- Expanding asylum eligibility: The Trump administration ended the eligibility for asylum for survivors of domestic abuse and gang violence. Biden must restore such eligibility and decrease what is now a high burden of proof in these cases. Gang violence extends far beyond the border of just one country and criminal networks being transnational, have the ability to terrorize people far beyond the homes they have fled. Such persecution must be grounds for seeking protections and efforts should be made to solidify protections into law.
- Temporary Protected Status: President Trump has tried to rescind TPS for hundreds of thousands of individuals who have survived devastating natural disasters, many from Central America. Some of them have been in the U.S. for years and have U.S. citizen children. To rescind their status would be to contribute to family separation. Further, many of the countries that TPS holders would be sent back to are dangerous or have recently been devastated by Hurricanes Iota and Eta. Biden must not only extend TPS for those currently protected, but also provide a path to citizenship. Much like DACA recipients, TPS holders have spent the majority of their lives in the United States, have family ties and are integrated into communities. As such, a lawful path to citizenship is necessary. Further, as the combined destruction from Hurricanes Eta and Iota is worse than anything to hit Central America in decades, Biden must grant survivors the protection they seek.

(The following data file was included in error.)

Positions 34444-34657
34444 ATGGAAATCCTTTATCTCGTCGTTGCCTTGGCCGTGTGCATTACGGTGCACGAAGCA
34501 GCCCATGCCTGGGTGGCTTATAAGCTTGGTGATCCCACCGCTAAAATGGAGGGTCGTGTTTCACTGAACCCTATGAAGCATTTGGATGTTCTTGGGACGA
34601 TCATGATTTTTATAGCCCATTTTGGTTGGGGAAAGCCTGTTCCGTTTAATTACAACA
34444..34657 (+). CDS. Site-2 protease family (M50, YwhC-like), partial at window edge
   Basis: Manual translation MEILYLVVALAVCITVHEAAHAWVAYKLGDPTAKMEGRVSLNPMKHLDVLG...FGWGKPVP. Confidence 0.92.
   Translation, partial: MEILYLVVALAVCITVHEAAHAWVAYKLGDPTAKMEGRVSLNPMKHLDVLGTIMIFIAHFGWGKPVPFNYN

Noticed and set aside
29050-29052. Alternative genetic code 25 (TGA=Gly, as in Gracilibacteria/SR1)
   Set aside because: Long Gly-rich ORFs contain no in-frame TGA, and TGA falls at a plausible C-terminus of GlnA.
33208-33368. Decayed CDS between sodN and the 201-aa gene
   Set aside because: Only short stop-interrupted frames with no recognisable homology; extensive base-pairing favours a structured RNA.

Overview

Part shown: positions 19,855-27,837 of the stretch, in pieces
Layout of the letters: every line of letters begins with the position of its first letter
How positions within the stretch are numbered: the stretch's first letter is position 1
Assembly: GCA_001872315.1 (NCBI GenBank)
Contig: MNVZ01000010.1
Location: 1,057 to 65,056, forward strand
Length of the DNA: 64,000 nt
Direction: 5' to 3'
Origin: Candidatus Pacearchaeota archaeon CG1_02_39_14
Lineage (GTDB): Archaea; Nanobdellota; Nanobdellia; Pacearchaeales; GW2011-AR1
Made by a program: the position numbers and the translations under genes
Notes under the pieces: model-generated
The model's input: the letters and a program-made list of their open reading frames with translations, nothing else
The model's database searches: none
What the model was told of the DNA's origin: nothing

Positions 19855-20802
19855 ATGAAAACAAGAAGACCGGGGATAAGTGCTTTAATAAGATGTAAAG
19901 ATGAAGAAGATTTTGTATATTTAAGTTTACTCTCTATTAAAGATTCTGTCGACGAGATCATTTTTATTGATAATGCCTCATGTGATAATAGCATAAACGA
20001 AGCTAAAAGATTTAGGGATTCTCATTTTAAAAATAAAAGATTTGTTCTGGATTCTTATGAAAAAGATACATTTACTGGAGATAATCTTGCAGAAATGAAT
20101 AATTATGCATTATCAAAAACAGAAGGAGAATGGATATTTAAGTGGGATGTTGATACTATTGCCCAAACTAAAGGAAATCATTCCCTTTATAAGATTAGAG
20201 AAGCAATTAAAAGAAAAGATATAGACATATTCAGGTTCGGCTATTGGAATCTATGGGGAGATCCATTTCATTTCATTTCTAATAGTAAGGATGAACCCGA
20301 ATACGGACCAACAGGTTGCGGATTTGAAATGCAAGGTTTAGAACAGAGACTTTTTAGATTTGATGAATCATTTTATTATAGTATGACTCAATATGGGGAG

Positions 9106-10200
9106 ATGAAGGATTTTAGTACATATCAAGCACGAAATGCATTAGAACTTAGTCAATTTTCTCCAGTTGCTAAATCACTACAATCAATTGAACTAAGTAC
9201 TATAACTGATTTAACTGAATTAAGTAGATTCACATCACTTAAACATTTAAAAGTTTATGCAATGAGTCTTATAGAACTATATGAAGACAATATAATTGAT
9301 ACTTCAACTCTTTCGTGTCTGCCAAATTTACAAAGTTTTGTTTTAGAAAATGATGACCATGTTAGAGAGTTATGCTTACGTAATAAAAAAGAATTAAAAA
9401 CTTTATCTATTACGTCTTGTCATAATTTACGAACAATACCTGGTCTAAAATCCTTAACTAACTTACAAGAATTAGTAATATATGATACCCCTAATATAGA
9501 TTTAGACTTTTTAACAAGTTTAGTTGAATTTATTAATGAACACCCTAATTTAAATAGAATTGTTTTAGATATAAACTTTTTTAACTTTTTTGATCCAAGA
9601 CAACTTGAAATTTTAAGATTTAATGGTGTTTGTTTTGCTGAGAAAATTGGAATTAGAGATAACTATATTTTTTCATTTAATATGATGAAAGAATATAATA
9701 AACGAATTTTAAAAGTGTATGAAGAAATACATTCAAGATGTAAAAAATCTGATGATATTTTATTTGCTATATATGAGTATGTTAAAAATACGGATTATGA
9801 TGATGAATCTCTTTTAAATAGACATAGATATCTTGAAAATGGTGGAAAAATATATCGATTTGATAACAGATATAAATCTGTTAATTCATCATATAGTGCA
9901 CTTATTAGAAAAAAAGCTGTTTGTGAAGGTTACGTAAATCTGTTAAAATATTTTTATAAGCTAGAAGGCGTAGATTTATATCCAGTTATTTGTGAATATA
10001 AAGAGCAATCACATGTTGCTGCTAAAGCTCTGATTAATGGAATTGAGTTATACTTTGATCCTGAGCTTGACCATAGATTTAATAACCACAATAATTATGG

- Court Reform: While the Supreme Court occasionally intervenes in immigration cases, questions of immigration are predominately handled under the jurisdiction of the Department of Justice’s Executive Office for Immigration Review (EOIR). This results in judges and courts operating at the behest of the president and Attorney General, and thus subject to political pressure. Life-altering decisions are made in immigration courts and yet, “the system lacks the basic structural and procedural safeguards that we take for granted in other areas of our justice system”(“ABA Again Calls for an Independent Immigration Court” 2019). Of the most egregious is that individuals are not provided legal representation if they cannot afford one, including minors. The American Immigration Lawyers Association (AILA), American Bar Association, Federal Bar Association, and the National Association of Immigration Judges “sent a letter to Congress recommending that it make the immigration court system an independent one, separate from the Justice Department, to ensure impartiality and safeguard the system from political manipulation”(Esthimer 2019). Over 1,000 immigration attorneys have signed the letter. Rethinking this system is a matter of life and death – such structural reform must be pushed forward.